Sesame farming has suffered setback this year in Katsina State as farmers in the state are gradually switching over to the cultivation of food crops for better revenue and food security.
In the last three years, there was growing cultivation of sesame in the state, especially in Mai’Adua, Zango, Batsari, Jibia, Charanchi and Kaita LGAs, but with the hike in the prices of food crops, farmers were seen cultivating crops like sorghum, millet, beans and maize.
A farmer in Jibia, Umar Saminu, told this reporter that sesame was only an alternative when crops like millet and sorghum depreciated in their market value.
“The high cost of food items experienced in the last two years has taught us a lesson hence, we abandoned sesame this year. Considering their yields it is more profitable to farm sorghum or millet than sesame,” said Saminu.
He further explained that sesame dealers and their agents benefited more than the farmers as they bought in measures and sold in kilos.
“They buy sesame from us at the rate of not more than N600 per measure, depending on the variety of the produce and we learnt that they are selling the same produce to the export companies at about N400 per kg. If we produce food crops such as sorghum and millet we sell them in the markets directly to the buyers without hindrance,” Saminu added.
In his reaction, a sesame dealer in Katsina, Alhaji Abdulkadir Ahmad Bado, said contrary to the perception of many sesame farmers, the dealers run at higher risks than them considering how the price of the produce fluctuates in the world market.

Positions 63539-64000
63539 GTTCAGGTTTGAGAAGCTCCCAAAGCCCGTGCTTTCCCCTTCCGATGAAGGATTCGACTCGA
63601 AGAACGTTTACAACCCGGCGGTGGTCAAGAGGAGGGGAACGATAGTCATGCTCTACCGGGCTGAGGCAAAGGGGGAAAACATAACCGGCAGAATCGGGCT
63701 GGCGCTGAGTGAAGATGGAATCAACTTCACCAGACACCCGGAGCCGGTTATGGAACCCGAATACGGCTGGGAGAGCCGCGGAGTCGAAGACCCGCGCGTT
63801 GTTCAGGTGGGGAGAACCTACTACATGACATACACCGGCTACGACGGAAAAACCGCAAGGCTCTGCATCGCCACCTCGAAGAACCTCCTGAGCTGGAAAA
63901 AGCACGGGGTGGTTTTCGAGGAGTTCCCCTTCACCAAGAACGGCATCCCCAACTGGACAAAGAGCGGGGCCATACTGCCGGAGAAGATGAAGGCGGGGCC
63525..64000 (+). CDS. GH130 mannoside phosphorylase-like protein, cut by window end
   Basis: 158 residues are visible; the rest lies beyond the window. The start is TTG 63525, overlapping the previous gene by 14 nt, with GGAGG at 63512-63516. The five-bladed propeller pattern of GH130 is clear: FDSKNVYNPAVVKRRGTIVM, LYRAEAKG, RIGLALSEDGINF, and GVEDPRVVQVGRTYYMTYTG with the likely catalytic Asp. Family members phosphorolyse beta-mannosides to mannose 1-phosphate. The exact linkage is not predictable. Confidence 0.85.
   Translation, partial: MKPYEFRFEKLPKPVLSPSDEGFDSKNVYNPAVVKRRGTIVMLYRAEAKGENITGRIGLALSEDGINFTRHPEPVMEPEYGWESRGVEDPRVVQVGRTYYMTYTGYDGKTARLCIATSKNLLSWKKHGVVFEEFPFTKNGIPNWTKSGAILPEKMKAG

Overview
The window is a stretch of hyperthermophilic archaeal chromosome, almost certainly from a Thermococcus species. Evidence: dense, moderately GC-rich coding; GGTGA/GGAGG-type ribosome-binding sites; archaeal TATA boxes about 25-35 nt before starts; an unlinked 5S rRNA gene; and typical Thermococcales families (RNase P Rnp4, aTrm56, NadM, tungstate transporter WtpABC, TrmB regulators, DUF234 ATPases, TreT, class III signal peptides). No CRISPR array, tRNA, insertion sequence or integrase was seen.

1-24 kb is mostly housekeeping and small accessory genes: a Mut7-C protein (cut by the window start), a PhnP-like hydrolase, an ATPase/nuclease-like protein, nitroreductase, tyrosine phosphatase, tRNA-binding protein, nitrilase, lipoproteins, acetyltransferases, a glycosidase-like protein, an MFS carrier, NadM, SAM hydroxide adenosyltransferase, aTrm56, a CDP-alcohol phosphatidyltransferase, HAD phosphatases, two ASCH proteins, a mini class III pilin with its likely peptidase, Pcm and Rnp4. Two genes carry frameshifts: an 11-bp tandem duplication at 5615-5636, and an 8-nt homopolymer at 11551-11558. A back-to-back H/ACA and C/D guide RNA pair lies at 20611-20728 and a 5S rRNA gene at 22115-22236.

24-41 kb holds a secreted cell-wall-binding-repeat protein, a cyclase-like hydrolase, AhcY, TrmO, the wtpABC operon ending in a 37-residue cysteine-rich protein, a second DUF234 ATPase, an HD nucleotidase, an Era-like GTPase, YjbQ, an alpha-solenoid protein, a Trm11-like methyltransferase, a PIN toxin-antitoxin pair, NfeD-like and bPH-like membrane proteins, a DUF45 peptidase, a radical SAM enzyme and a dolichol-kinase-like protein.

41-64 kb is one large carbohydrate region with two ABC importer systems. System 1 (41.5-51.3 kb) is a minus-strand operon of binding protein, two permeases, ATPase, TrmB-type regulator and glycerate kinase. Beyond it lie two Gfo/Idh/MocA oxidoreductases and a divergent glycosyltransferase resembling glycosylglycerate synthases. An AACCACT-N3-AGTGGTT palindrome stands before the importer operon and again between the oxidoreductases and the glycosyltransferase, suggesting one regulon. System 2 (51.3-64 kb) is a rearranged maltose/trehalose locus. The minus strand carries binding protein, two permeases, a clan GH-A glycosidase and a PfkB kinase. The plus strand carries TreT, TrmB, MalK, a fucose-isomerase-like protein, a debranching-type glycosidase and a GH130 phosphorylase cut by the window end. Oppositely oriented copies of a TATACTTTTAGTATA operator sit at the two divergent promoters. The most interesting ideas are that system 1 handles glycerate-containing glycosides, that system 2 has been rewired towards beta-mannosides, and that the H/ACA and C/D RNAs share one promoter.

“Farmers that sell their produce at N580 – N600 per measure are better off than us who sell per kg. Remember we follow them to their doorsteps to buy the sesame and we incur all the packaging and transportation expenses before selling it at between N306 and N312 per kg in Kano. With 55 measures equivalent to 105 – 107Kgs, the best one can make is N33,384 while the farmer made N31,900 out of the same measures,” he explained.
He added that the dwindling price and short supply of the produce has chased many dealers out of the business.
Daily Trust on Sunday observed that this year, sesame was partly cultivated in Musawa, Matazu, Kankiya and Dutsin-Ma LGAs and investigation by this reporter revealed that its farmers wanted to take advantage of the produce’s scarcity as farmers concentrated in producing food crops.
One of the farmers in Matazu LGA, Malam Shu’aibu Gyaza, said those that produced maize, sorghum or millet were making more money than them.
“In a wrong calculation, we expected the price of food crops to crash as they were massively produced; that was why we were into sesame. The clever ones among us cultivated it alongside sorghum and beans to counter any risk,” Gyaza noted.
He added that there is possibility for the demand of the produce to rise over its short supply in the state this year.
Another sesame dealer, Alhaji Lawal Magaji Bumbum, said government and agric companies needed to invest in the production of the produce in the state.
“As one of the highly sought after cash crops in Nigeria, Katsina State has to explore its potentialities in producing the crop through provision of improved seeds and other inputs to farmers while companies and other entrepreneurs should invest in its value chain.
“Farmers should concentrate on the provision of organic manure to their farmlands for the improvement of soil fecundity,” he also advised.